Quentin Tarantino on N-Word, Violence Backlash: Look at something else

Quentin Tarantino on N-Word, Violence Backlash: Look at something else

ADVERTISEMENT

Quentin Tarantino has this message for anyone angry with the graphic violence and frequent use of the N-word in his films: “See something else.” The director had no apologies or regrets when recently asked by Chris Wallace about the backlash he often receives from viewers. Tarantino made a guest appearance on Wallace’s HBO Max talk series “Who’s Talking to Chris Wallace” and said that people who don’t like the content of his movies just shouldn’t see them, period.

“You’re talking about being the conductor and the audience being the orchestra,” Wallace told Tarantino. “So when people say, ‘Well, there’s too much violence in his movies. He uses the N-word too much.’ What do you say?”

“You should see [something else]’ replied Tarantino. ‘Then you must see something else. If you have a problem with my movies, those aren’t the movies to go to. Apparently I don’t make them for you.”

ADVERTISEMENT

Tarantino’s use of the N-word in his screenplays has long been championed by his frequent collaborator Samuel L. Jackson, who has appeared in nearly every Tarantino feature film to date. Tarantino’s critics often cite “Django Unchained” as a problem, as it contains racial slurs nearly 110 times.

“It’s bullshit,” Jackson once said Esquire magazine about the recoil. “You can’t just tell a writer that he can’t talk, can’t write the words, can’t put the words in people’s mouths because of their ethnicity, the way they use their words. You can’t do that, because then it becomes a falsehood; it’s not fair. It’s just not fair.”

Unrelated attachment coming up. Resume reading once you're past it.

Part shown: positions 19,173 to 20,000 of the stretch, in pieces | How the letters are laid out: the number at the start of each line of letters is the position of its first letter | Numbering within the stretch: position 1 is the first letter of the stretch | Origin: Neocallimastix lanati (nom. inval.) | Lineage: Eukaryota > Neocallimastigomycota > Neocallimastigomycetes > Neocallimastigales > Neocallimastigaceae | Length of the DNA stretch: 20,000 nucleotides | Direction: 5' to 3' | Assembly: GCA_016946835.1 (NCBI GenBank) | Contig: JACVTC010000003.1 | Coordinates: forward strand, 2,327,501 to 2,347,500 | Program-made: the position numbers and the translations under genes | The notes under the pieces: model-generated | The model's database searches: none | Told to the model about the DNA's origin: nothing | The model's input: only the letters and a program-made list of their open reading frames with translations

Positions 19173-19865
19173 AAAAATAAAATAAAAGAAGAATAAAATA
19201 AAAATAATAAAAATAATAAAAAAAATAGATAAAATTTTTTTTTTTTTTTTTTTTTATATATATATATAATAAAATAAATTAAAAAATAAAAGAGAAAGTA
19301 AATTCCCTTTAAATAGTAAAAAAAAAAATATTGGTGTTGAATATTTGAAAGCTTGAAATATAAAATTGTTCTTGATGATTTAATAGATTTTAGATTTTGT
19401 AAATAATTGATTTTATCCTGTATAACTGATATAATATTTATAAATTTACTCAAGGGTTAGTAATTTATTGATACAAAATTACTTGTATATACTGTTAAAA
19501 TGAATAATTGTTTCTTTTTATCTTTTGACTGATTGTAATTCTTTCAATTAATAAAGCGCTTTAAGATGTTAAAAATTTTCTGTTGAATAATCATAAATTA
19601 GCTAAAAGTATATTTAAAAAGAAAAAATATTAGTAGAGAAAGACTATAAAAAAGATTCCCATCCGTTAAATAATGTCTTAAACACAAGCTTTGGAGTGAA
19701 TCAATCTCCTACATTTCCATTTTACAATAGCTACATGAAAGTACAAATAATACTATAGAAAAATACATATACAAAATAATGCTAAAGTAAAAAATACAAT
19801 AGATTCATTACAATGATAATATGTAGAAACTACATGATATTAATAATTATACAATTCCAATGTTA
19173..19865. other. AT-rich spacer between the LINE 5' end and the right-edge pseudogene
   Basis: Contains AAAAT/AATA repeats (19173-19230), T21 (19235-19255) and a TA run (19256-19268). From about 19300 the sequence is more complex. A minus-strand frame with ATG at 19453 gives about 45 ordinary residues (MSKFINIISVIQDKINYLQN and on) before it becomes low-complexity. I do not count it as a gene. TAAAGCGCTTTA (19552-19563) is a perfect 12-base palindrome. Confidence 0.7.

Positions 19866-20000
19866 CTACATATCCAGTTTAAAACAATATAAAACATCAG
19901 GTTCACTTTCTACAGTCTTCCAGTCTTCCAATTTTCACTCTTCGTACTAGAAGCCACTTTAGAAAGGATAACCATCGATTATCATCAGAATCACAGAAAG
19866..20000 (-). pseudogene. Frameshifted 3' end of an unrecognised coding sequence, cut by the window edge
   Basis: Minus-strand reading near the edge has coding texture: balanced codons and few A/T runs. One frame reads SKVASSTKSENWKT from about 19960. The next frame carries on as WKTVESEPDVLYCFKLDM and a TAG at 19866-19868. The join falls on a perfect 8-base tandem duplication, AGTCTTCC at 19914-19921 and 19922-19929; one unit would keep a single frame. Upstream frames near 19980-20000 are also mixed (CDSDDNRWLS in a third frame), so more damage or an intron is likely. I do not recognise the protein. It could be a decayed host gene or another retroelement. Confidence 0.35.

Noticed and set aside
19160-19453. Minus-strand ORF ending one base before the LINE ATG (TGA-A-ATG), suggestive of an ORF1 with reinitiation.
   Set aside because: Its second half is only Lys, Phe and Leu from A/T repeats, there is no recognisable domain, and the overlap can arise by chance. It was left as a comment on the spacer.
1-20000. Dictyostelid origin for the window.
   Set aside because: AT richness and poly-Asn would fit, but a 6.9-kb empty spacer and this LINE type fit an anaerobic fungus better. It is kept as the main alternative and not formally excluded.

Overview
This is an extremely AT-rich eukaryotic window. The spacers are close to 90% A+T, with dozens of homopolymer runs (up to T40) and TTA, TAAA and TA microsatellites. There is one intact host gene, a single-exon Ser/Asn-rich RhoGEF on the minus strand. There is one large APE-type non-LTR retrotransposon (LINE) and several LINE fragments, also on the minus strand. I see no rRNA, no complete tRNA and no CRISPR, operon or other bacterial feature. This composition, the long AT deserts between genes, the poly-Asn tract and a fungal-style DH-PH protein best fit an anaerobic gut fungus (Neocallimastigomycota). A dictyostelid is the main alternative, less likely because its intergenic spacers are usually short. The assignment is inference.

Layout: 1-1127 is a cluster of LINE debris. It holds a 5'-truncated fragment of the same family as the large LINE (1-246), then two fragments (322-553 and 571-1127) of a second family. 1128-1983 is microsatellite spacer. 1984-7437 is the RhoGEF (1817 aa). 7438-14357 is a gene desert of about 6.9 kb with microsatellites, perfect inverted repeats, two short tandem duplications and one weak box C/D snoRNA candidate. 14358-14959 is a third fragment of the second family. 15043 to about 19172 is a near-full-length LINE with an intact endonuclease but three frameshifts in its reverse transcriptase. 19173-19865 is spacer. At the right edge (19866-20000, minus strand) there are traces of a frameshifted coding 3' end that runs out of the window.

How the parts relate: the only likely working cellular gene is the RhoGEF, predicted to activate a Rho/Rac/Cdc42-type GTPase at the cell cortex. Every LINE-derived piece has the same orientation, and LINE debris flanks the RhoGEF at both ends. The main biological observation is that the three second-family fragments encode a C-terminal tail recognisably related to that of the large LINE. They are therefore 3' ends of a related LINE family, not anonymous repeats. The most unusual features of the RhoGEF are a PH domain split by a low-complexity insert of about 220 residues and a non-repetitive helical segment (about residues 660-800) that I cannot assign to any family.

Jamie Foxx, the protagonist of “Django Unchained”, also had no problem with Tarantino’s script. Yahoo Entertainment, “I understood the text. The N word was said 100 times, but I understood the lyrics – that’s how it was at the time.

In the Tarantino documentary ‘QT8: The First Eight’, Jackson doubled even harder on his defense of Tarantino’s language.

“You take ’12 Years a Slave,’ which was supposedly made by an author,” Jackson said. “Steve McQueen is very different from Quentin. If you have a song that says [the N-word] in it 300 times no one says shit. So it’s ok for Steve McQueen to use [the N-word] because he artistically attacks the system and the way people think and feel, but Quentin just does it to hit his nails on the board. That is not true. There is no dishonesty in anything [Quentin] writes or how people talk, feel or speak [in his movies].”

Tarantino appeared on Wallace’s HBO show during the press tour for his new book “Cinema Speculation.” The novel is now for sale.

ADVERTISEMENT

Previous articleLady Donli – Hello Lady
Next articleEmpty churches, deserted mansions: An exploration of New Mexico's abandoned places – CNN